The South Australian government says it is too early to predict when restrictions on water activities will be eased near the flooded Murray River communities.
the main points:
- Restrictions on the use of the Murray River will be divided into eight ‘zones’
- Downstream River Murray communities prepare for peak flooding
- It peaked in Coppdogola yesterday and is expected to reach Waikre on Saturday
A ban on recreational activity on the Murray River was announced on 20 December.
Authorities have now divided the Murray River into eight “zones” which they say will allow flexibility to impose or ease restrictions on different sections as rising water levels pass through.
Existing water restrictions are still in place, but have expanded to prevent people from entering or remaining on the dam unless responding to an emergency, inspecting, or performing maintenance or repairs.
“The State Emergency Service (SES) has expressed concerns about the presence of people on these dams,” said Police Commissioner Grant Stevens.
With the current restrictions, Lake Alexandrina and Lake Bonney are the only places where some recreational activities are possible.
People may still enter the river in other areas for permitted purposes such as accessing necessary property or supplies, or attending a guided tour by a tour operator.
New restrictions have been imposed under the Emergency Management Directive, similar to those used in the COVID pandemic.
Mr Stephens said this meant that directions could be issued for areas around the river and not just on the water.
He also said he had allowed “swift action” against people who were ignoring the directives.
“Now they can be issued a penance notice in the amount of $1,000 plus the crime victims tax,” he said.
The authorities said they were keen to ease restrictions as soon as possible.
Prime Minister Peter Malinouskas said the restrictions were “not an easy thing at all”, but that the safety of the community was a priority.
“By having eight different regions across the river system, we are able to manage the system more flexibly than would otherwise be the case, while being very adept at easing restrictions as quickly as possible,” he said.
Blanchtown residents prepare for the rush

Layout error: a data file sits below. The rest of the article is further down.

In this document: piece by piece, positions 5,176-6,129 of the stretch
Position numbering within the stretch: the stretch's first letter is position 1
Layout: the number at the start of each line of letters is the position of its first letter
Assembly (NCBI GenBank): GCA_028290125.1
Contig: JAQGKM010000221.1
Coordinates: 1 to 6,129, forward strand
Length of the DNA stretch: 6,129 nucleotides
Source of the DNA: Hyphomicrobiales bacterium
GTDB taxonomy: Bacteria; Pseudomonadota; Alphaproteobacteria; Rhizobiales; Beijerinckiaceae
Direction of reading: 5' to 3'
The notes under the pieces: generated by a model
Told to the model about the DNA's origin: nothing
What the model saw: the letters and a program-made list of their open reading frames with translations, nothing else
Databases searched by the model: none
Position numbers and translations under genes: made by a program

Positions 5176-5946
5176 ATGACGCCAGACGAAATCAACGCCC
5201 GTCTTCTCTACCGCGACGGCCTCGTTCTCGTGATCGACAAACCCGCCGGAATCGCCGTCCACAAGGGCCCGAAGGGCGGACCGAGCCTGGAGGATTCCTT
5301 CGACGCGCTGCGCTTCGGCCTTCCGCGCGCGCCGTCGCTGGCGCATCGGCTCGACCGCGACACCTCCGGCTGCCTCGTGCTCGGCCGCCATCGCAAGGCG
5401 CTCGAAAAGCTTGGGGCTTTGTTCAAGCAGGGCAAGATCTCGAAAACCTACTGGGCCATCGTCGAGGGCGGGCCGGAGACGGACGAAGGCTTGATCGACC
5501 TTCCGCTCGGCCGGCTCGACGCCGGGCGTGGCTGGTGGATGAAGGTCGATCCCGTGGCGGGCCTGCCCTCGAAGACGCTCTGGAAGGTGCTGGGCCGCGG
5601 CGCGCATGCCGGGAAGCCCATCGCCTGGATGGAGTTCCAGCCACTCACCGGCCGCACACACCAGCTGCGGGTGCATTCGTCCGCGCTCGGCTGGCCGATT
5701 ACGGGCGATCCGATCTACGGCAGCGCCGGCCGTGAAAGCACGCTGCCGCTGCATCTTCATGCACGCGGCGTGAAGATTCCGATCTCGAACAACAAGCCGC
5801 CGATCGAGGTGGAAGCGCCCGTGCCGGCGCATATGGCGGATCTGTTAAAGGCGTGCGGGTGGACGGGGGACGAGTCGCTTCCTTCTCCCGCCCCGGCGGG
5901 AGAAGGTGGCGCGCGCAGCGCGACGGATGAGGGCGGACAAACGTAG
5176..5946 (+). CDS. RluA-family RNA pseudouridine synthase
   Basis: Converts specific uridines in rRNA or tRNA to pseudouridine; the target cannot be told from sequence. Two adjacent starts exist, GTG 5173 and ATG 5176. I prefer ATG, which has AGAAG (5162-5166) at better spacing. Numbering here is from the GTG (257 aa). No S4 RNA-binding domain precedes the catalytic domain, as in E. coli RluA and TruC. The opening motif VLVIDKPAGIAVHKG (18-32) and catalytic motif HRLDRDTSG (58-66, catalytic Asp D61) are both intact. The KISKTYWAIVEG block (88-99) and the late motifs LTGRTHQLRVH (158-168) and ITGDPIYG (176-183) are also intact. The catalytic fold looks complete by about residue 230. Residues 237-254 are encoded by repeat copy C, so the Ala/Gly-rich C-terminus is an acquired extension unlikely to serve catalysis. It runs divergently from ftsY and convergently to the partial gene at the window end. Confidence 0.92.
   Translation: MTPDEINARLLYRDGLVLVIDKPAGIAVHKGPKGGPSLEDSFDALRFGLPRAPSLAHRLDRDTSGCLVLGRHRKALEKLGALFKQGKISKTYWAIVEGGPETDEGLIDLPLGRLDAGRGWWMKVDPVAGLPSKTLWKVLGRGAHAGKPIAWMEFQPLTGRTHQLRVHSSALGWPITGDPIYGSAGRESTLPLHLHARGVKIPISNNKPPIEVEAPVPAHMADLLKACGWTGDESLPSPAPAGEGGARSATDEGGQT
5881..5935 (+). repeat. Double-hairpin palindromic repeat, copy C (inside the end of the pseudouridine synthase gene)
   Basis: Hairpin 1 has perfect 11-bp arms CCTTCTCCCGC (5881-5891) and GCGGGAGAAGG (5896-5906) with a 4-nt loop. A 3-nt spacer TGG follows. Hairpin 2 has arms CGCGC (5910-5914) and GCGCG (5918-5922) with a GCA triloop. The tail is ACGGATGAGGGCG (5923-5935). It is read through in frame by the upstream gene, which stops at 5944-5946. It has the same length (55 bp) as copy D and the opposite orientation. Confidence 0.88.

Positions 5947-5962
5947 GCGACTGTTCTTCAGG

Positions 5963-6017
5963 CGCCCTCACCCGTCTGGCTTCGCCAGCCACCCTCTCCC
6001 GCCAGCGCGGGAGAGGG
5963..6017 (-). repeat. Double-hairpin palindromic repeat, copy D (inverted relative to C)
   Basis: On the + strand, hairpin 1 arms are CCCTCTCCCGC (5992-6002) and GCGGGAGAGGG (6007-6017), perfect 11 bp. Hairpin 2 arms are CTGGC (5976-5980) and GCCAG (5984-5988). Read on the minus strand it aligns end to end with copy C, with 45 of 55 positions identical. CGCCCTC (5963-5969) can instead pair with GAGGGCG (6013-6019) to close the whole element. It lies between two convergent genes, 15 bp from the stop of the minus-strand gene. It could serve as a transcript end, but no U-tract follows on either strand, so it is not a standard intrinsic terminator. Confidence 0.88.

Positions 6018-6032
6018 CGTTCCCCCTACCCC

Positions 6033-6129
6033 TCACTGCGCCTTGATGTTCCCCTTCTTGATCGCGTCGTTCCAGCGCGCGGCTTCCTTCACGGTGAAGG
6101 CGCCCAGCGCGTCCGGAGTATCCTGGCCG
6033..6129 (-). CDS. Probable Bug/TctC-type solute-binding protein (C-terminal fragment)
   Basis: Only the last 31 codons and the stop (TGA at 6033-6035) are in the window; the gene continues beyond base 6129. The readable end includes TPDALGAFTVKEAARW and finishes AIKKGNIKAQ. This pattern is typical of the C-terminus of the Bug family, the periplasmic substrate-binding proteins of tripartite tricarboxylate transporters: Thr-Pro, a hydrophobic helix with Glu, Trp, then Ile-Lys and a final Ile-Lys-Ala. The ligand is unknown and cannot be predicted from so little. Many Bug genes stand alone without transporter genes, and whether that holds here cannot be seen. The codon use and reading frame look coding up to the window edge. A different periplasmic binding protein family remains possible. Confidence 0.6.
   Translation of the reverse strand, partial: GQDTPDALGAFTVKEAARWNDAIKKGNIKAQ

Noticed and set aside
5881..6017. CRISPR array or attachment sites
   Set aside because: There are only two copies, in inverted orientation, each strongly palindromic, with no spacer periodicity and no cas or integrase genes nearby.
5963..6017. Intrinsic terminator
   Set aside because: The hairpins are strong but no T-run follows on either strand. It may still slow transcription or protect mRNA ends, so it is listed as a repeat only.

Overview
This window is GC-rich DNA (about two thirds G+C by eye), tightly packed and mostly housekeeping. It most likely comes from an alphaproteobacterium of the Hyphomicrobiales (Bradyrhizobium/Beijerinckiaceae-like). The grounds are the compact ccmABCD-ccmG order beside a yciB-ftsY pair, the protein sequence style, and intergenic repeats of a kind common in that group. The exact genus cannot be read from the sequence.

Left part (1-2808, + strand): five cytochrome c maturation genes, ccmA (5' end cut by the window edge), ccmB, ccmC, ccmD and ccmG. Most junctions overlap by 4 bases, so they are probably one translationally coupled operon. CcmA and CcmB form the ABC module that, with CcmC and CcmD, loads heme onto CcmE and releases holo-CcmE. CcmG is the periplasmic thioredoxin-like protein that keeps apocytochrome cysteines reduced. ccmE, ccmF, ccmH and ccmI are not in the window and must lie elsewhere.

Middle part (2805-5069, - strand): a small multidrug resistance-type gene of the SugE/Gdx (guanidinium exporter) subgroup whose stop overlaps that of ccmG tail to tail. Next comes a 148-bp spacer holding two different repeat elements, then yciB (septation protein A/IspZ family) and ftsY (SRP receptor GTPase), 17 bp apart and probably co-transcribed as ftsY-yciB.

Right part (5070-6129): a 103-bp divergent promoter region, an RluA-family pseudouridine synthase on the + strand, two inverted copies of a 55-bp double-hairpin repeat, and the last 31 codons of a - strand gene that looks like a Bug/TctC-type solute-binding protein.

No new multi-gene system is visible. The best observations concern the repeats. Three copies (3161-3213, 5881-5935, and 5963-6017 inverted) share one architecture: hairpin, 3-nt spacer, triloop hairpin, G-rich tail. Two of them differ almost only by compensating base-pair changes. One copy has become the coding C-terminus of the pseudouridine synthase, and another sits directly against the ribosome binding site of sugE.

Meanwhile, with the Murray River water level higher than expected in Blanchtown, residents prepare as best they can.
Flows have been declining at the border and are expected to peak in Blanchtown, Swan Reach and Mannum between today and January 13.
At Blanchetown Caravan Park, cabins are completely underwater, caravans have capsized and the on-site shop and office have been flooded for several weeks.
Owner Adam Powell said it could take up to six months before the waters recede enough to assess the damage.
It was an “emotional” time, he said, though he has not yet had a chance to fully reflect on the situation.
“As time went on, the more I thought about it, the more emotional he got, it was time to take stock of what happened,” he said.
“It was just a quick ride at the moment, you don’t have time to think about what you’re doing, you just go do it and make the most of what we can.
“I think we probably salvaged a lot of our stuff from there, but there’s a lot of infrastructure that’s still flooded, so that’s a concern as well.”
Powell estimates that the cost of the damage to his caravan park would easily exceed $100,000.
“It’s a waiting game, and it’s going to be a long wait I think, given the look of things, we haven’t peaked here yet,” he said.
“So we’ll have at least another six months before we can probably get there, I say and maybe 12 months before we get up and running, so that’s a little bit of a concern, that aspect of it.”
He said the $126 million federally and state funded joint financial recovery package, announced yesterday, would “help a lot” in his business recovery.
“I hope he’ll take us off when the time is right,” he said.
“It gives you more hope for things.”
Mal McNeil, who lives in the nearby town of Paisley, said he’s been working around the clock to add height to his dam.
Mr NcNeil said he had had too many sleepless nights over the past month as river levels continued to rise and forecasts were revised upwards.
He has called for a new water flow measurement system for future floods.
“There has to be a better way forward to keep track of volumes and measurements,” he said.
Especially in this day and age with satellite tracking and GPS, you’d think there would be a more accurate way to track him.
“But you learn from mistakes I suppose, and I hope they come up with a better way of doing that.”